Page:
Am Fr., 5. Nov. 2021 um 18:16 Uhr schrieb Martin Roth via coreboot <>:
The current reality is that binary blobs are needed for almost every platform in coreboot.  I believe the coreboot leadership is united behind the unfortunate reality that allowing these blobs is a requirement for the platform.  I don't think we're going to refuse a platform right now simply because it has blobs.  I'm not sure what coreboot would look like right now if we'd started refusing blobs when the required blobs started appearing, but it definitely wouldn't have many modern platforms.
It would be dead: while there are still a few folks carefully maintaining i945 and GM45 in this reality, I'm not sure they would have done so in that other reality where there was no help maintaining the payloads (and so coreboot-compatible seabios, tianocore, grub, filo, ... would all be on their plate as well)

We all agree that we don't like adding more proprietary binaries, but there are times when a binary needs to be closed for a time until the platform is released such as with the PSE.
There's a UPD called PchPseEnable - I wonder what it does if you set to it 0? ;-)

  Maybe the coreboot organization & SFC can enter into a contract that specified a rough timeframe that the firmware would be open sourced.  Hopefully that would be enough of a guarantee.
That would be the SFC (coreboot org is not a separate legal entity). We could ask and I suppose it would further the SFC's missions (more Software Freedom!), but it's not something they already do routinely, and last I heard they're pretty swamped with work already. That said: If we ask, the worst they can do is say "no", right?

Simply refusing to accept the binaries *only hurts us*, most companies will be probably happy using Slimboot or TianoCore. Making things difficult to work with coreboot only makes it easier to show why something shouldn't be open and why the chip vendors shouldn't work with coreboot.  I cant tell you how many times I've heard that the reason coreboot wasn't used or wasn't upstreamed was that it takes too long to get changes into coreboot.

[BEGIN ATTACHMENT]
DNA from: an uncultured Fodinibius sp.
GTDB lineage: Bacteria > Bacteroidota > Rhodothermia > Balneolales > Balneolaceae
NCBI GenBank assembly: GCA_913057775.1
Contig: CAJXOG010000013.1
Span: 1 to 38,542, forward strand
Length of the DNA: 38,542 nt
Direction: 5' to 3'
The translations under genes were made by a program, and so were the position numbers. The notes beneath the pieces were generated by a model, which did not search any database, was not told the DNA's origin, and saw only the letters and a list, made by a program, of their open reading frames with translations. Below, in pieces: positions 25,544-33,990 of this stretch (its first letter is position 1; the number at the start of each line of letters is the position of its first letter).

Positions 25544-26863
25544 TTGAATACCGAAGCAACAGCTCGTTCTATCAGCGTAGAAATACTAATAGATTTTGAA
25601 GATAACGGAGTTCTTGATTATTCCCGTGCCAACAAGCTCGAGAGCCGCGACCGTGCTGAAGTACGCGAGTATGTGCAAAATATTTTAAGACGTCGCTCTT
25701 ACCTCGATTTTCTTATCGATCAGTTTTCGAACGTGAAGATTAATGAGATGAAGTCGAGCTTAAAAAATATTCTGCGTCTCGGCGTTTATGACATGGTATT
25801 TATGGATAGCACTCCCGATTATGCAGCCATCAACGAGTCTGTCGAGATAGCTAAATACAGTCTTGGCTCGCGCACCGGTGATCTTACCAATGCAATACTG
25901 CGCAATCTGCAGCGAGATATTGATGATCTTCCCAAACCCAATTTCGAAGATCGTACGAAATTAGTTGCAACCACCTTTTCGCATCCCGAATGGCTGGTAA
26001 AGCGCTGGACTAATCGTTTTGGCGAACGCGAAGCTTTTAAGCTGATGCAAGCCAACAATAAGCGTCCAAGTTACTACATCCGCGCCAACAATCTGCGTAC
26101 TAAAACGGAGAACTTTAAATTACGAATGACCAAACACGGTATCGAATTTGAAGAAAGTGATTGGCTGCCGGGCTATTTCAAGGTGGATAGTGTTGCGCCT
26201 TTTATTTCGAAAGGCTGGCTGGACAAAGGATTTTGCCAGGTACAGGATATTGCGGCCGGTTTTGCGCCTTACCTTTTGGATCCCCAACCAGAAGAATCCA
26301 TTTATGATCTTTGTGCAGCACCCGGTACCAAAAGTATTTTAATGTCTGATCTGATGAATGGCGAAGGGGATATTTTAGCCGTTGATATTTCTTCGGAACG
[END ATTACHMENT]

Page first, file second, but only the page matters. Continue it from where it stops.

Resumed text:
Compared to pretty much every other project (including high profile stuff like Linux, and don't get me started on the mess that is u-boot forks), coreboot is doing a relatively good job at coalescing developments upstream.

These things said, I think we can come up with solutions to make things easier. Ron suggested several years ago that we could enable Kconfig to only show the platforms with the amount of binaries that people are comfortable with.  Maybe we need to look into that more.
It's work - and lots of it - to get this to the granularity needed to satisfy everyone. And then it needs a dedicated "librarian" role to keep all new development categorized properly.
Much as I like the idea, we're already spread thin so I just don't see that. (I guess that's a complicated way of saying: contributions desired!)

(And then it also differs by desired feature set: while I don't know who in their right mind would use TXT, SGX or any of the other toys pretending to improve security, apparently there are such folks, and on some platforms enabling these means "optional blobs". So the set of platforms differs by "blob level" _and_ feature set.)

We can require that the soc/cpu/chipset Kconfig screens display what blobs are required.
Few people see those screens.

We can push to get anything we can moved from the blobs into coreboot.  We can, and we are, pushing the vendors to be more open-source friendly, and we're finally starting to see some more and more people at these companies buying into this.
This is something I can only emphasize: there is movement in the right direction - and there's also a struggle to not let things slip back, but lots of these things happen behind closed doors. "Trust us" is  always a hard sell, but if you don't trust us, look elsewhere and see how much better it gets?

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